I’ve settled on weekly roundups of releases as the future direction of this blog. January often tends to be fairly slow for albums, and the first Friday of 2021 happened to fall on New Year’s Day. Who in their right mind releases anything then?
Well, a few bands and artists did, thankfully, and I suppose a positive of the slow first week is that it leads me to dig out some stuff I would have ignored on a busier one. On this utterly rubbish first week of the year in the real world, here are three releases I’ve distracted myself with.
The Dirty Nil – Fuck Art (Dine Alone Records)
Canadians The Dirty Nil are one of those bands I think I’ve heard and enjoyed before, but I couldn’t remember what they sounded like. On this unpretentiously titled third album, the opening chugs of ‘Doom Boy’ might mislead you into thinking you’re in for heavy metal, but the vocals soon make it obvious this is pop-punk.
It’s decent pop-punk too, helped by several catchy choruses and Luke Bentham’s deeply honest and personal lyrics – especially on two of the best tracks ‘Done With Drugs’ and ‘To the Guy Who Stole My Bike’.
His words are likely to get you chuckling and nodding in agreement here and there, but despite some good moments, the album is a little polished and samey for my tastes, and although the maturity and resolve displayed in some tracks might lead some to call it a “sophomore” album, I still feel a bit old for it. One I would probably have liked a lot more 10-15 years ago.
In the Pines – Slow Blink (Soul Step Records)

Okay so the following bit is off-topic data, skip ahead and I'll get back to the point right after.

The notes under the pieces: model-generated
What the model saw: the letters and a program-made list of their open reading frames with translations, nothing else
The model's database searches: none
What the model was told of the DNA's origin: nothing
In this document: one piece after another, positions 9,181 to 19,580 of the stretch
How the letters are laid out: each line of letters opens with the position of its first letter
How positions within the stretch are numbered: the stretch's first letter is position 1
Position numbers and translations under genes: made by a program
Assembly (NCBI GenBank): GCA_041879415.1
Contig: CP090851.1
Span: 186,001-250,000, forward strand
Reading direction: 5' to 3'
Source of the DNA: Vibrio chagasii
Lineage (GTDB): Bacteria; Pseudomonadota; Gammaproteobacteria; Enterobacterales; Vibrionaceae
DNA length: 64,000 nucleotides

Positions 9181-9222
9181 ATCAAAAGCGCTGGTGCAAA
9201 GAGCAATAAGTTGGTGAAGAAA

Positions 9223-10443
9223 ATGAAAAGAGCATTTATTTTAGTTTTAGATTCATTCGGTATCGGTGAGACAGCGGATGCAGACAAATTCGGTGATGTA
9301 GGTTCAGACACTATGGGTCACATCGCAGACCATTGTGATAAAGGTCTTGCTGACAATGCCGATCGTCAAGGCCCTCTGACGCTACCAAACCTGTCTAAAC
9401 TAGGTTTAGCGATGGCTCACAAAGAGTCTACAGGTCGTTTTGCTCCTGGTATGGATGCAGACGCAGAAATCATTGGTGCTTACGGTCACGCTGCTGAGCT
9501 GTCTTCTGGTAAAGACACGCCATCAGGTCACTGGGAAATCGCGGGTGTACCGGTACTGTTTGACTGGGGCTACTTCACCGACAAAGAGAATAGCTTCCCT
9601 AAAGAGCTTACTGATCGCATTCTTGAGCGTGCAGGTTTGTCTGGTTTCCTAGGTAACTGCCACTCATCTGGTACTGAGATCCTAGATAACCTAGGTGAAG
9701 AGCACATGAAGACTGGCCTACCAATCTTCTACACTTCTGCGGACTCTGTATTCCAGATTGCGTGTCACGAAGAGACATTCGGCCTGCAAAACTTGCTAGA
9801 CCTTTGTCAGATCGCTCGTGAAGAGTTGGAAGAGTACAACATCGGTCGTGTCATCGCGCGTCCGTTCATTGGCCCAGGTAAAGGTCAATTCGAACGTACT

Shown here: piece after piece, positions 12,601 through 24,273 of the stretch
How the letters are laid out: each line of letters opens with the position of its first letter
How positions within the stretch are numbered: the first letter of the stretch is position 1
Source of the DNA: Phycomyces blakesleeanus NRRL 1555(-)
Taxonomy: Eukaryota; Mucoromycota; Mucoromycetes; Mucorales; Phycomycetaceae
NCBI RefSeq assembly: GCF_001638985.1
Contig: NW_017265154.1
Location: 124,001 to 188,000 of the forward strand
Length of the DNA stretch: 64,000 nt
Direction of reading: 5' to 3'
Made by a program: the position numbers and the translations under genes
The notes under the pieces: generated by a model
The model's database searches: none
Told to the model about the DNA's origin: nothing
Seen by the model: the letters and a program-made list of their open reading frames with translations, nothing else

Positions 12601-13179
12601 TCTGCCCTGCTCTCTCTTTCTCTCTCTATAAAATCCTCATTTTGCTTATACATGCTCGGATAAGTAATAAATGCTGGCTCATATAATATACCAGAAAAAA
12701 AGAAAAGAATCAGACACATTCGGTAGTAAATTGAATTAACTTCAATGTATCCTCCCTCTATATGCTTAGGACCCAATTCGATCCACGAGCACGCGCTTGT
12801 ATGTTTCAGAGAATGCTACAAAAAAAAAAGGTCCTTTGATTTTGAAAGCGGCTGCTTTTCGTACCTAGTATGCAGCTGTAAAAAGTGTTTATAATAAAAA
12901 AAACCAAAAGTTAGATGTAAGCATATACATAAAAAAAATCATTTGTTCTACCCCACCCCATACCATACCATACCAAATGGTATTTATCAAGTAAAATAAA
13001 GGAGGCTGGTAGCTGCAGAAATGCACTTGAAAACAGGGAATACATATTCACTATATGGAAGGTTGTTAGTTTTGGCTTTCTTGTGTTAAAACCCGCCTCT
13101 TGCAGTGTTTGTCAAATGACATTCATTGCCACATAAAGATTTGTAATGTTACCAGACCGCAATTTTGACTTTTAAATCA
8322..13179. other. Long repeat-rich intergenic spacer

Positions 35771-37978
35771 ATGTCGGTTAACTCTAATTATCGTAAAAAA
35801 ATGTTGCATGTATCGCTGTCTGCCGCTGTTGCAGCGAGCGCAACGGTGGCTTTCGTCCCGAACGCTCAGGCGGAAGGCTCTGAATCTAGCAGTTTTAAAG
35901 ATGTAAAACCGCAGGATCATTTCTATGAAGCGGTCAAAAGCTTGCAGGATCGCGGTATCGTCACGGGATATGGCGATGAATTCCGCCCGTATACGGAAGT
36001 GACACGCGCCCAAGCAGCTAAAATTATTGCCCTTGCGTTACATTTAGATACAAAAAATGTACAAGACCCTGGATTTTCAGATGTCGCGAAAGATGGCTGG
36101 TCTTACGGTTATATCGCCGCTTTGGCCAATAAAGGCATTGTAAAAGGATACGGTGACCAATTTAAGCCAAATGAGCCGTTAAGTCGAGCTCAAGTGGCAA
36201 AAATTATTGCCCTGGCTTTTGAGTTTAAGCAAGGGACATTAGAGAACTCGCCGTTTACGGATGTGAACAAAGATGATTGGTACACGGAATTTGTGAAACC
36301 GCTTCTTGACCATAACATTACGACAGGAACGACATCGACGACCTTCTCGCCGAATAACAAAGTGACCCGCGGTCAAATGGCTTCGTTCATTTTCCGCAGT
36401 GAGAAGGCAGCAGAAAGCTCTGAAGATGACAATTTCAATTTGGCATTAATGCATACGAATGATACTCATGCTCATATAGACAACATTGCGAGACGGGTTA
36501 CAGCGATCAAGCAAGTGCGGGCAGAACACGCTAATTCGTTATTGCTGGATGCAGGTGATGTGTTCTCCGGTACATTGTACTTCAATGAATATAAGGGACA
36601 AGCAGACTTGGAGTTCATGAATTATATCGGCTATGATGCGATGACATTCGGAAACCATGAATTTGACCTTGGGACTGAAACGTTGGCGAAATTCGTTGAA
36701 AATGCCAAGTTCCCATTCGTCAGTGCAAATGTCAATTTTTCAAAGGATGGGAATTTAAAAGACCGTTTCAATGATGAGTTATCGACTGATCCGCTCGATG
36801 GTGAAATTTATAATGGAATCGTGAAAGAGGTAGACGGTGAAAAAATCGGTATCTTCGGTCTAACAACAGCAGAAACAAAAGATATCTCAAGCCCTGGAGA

Rather different is this interesting eight-track album from Cincinnati five-piece In the Pines. Released on Saturday (January 2) rather than Friday, I’m not too sure what to call it – probably psychedelia, but more of the languid, entrancing variety than the vibrant, hallucinatory type. Saying that, it does have its noisy and uptempo moments like ‘The Sun’ and closing track ‘Rapture’.
Large sections of it are instrumental, but when lyrics do appear they have a habit of piquing your attention, like “you have two holes in your head to hear the way you lie” on ‘Hullabaloo’. The track ‘Under Your Chin’ is the best moment, where post-punk guitars meet droning, psychedelic brass.
A classic example of a record I would never have listened to but for it being a quiet week, but I’m glad I did. An enjoyable and rewarding ride.
Fire Man – Overcoming the Cycle of Sun Collapse (Punk Revolution Records)
I neglected EPs completely last year, which is kind of a shame because that’s often how you truly discover new bands and anticipate debut full-length albums.
Fire Man is a solo project from Caio Brentar apparently, even if it sounds like a full band. It’s a terrific medley of math rock and post-hardcore, with shades of that frenzied whirring-the-microphone-around-your-head energy of At the Drive In.
There’s certainly a theme of heat going on, and seemingly climate change on the first two tracks. ‘Brazilian Fire Song’ appears to take aim at the South American country’s cockhead of a president, Jair Bolsonaro, and his deliberate destruction of the Amazon rainforest.
It’s the last two tracks I find myself returning to though. ‘Vacations’ is like something The Offspring would’ve written when they were good, and ‘Unscrew’ offers a rumbling, gritty verse ascending into a shout-along chorus.
Very nice EP and probably my pick of these three releases. I will look out for more from Fire Man.